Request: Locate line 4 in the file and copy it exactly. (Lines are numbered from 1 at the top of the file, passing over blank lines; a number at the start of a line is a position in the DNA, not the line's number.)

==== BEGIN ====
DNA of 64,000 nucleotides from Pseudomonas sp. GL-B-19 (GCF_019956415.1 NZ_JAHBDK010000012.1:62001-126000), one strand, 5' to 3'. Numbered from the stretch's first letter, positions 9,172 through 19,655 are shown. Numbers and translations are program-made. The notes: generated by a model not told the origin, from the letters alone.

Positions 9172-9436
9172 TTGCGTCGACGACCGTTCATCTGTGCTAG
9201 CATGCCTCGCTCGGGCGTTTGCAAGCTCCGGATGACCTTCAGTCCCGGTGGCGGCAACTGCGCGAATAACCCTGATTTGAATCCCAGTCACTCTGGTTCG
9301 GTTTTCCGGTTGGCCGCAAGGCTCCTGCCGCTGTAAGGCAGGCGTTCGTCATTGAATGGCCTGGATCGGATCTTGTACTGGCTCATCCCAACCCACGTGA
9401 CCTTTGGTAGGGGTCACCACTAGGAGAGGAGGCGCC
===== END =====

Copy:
9201 CATGCCTCGCTCGGGCGTTTGCAAGCTCCGGATGACCTTCAGTCCCGGTGGCGGCAACTGCGCGAATAACCCTGATTTGAATCCCAGTCACTCTGGTTCG